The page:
1Ch 24:13 the thirteenth to Huppah, the fourteenth to Jeshebeab-
These names are completely secular in meaning, and are a tacit reflection of the fact that the priesthood and Levitical service was largely seen as a merely secular job for much of Israel's history. The nation's apostacy can largely be blamed upon the spiritual failure of the priesthood in practice.

1Ch 24:14 the fifteenth to Bilgah, the sixteenth to Immer-
The descendants of Bilgah were some of the few faithful priests who returned at the time of Neh. 10:8; 12:5.

1Ch 24:15 the seventeenth to Hezir, the eighteenth to Happizzez-
AV "Aphses", an Egyptian name, hinting (as noted on :13) at the corruption of the priesthood.

1Ch 24:16 the nineteenth to Pethahiah, the twentieth to Jehezkel-
Or "Ezekiel". Perhaps these names of the orders were later changed when David's list was rewritten at the time of the restoration, to reflect faithful characters like Ezekiel.

1Ch 24:17 the twenty-first to Jachin, the twenty-second to Gamul-
"Gamul" means 'weaned' (s.w. Gen. 21:8). This was the name given at birth, and in this case it stuck. It confirms the suggestion I have often made, that sometimes in these genealogies we read the birth names, at others, the names they were given later in life. And therefore the same person can have more than one name.

1Ch 24:18 the twenty-third to Delaiah, the twenty-fourth to Maaziah-
'Yah has delivered' and 'Yah has rescued / saved', names appropriate to the restoration.

1Ch 24:19 This was their ordering in their service, to come into the house of Yahweh according to the ordinance given to them by Aaron their father, as Yahweh, the God of Israel, had commanded him-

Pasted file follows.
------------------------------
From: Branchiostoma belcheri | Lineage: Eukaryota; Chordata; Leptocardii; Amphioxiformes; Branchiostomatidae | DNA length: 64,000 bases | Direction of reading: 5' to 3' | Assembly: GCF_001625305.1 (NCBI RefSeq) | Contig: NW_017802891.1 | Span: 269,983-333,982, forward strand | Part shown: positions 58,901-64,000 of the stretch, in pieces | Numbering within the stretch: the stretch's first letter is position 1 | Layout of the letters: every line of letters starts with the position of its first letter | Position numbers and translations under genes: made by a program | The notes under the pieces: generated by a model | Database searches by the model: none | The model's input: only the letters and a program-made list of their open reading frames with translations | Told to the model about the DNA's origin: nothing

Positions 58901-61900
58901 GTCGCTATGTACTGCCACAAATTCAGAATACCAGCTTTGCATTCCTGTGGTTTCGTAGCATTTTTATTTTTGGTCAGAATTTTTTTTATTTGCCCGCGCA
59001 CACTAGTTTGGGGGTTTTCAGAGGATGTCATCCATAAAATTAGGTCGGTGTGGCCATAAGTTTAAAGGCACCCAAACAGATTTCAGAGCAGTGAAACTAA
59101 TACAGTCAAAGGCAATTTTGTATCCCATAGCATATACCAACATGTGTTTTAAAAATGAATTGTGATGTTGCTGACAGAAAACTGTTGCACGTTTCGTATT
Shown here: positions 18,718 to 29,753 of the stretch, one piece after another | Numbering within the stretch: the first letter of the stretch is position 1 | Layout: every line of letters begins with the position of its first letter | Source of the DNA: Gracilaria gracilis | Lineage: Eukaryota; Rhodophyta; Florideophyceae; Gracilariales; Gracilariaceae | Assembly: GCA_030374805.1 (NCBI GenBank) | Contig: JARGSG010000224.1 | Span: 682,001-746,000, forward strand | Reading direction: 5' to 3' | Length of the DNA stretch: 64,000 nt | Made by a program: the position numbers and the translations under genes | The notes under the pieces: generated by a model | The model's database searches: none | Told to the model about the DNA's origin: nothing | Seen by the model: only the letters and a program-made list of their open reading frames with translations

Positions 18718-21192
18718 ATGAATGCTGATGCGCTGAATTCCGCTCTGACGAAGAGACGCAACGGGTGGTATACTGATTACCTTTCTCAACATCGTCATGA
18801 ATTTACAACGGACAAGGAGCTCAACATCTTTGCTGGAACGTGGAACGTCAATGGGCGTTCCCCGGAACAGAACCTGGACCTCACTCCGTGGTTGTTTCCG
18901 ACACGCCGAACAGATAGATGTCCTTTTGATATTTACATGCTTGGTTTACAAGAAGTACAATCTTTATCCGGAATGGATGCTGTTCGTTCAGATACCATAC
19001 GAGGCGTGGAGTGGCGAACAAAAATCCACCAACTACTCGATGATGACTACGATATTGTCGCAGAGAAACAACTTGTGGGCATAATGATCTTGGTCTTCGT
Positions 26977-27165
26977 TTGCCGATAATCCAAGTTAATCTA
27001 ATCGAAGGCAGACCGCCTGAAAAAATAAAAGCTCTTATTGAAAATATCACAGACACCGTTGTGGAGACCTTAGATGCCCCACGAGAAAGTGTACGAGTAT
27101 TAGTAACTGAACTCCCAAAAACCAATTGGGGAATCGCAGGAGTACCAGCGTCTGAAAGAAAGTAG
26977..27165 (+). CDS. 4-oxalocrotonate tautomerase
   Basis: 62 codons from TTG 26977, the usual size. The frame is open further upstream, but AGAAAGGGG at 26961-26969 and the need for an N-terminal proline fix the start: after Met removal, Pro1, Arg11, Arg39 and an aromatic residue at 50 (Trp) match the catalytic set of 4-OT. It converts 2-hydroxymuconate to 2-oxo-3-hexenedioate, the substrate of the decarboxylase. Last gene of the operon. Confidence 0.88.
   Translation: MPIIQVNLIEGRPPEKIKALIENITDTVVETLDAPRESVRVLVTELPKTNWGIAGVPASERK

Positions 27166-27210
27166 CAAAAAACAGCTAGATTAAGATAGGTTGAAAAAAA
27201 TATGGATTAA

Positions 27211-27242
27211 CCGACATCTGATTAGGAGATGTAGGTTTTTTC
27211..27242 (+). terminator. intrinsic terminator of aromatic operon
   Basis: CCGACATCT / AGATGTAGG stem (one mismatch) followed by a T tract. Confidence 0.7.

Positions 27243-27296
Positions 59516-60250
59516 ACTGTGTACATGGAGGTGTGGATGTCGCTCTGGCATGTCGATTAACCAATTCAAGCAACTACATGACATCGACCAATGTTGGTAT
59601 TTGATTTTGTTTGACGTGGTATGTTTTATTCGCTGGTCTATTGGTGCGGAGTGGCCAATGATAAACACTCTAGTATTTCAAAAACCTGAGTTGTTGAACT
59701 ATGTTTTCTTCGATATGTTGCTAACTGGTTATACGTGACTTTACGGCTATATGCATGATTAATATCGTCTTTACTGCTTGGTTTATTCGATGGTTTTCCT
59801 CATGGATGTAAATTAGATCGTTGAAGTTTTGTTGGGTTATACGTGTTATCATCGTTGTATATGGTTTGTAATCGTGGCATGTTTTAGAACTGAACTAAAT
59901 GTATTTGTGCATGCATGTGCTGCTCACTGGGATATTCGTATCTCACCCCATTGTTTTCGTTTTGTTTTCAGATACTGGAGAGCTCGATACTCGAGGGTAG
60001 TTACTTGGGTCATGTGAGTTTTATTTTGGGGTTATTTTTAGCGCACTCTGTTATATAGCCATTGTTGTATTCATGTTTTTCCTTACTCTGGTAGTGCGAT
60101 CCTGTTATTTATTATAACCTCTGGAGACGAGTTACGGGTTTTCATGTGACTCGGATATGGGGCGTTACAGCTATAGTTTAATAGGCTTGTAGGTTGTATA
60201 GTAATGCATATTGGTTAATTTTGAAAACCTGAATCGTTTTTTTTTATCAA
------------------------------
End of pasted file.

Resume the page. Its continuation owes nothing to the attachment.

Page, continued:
It is not defined here for how long each order of priests served. 2 Kings 11:9 speaks of the priests 'coming in' and going out on the Sabbath, as if they served for a week at a time; Josephus supports this (Antiquities 7.14.7). Yet if there were 24 lots, perhaps they served for just over 2 weeks each. But the lots may also have been drawn with respect to what work they did, not only what time of the year they came to the temple to work. 

1Ch 24:20 Of the rest of the sons of Levi: of the sons of Amram, Shubael; of the sons of Shubael, Jehdeiah-
Having listed the priests, we now read of the other Levites who were to support them in their work, although not themselves being priests. In 1 Chron. 25 we have listed the musicians, in 1 Chron. 26:1-19 the doorkeepers, and in 1 Chron. 26:20-32 the scribes and guards of the treasures.

1Ch 24:21 Of Rehabiah: of the sons of Rehabiah, Isshiah the chief-
"Isshiah", 'lent to Yah', was perhaps named after the influence of Hannah (who was not a Levite), who considered her giving of Samuel to the Levitical ministry as a lending of him to Yahweh (1 Sam. 1:28). 

1Ch 24:22 Of the Izharites, Shelomoth; of the sons of Shelomoth, Jahath-
The four families arising from Kohath are listed in order, Amram (:20), Izhar (:22), Hebron (:23) and Uzziel (:24).

1Ch 24:23 The sons of Hebron: Jeriah, Amariah the second, Jahaziel the third, Jekameam the fourth-
I discussed on :13,15 how and why some of the names in this list are completely secular. But these all have the name of God in them.

1Ch 24:24 The sons of Uzziel, Micah; of the sons of Micah, Shamir-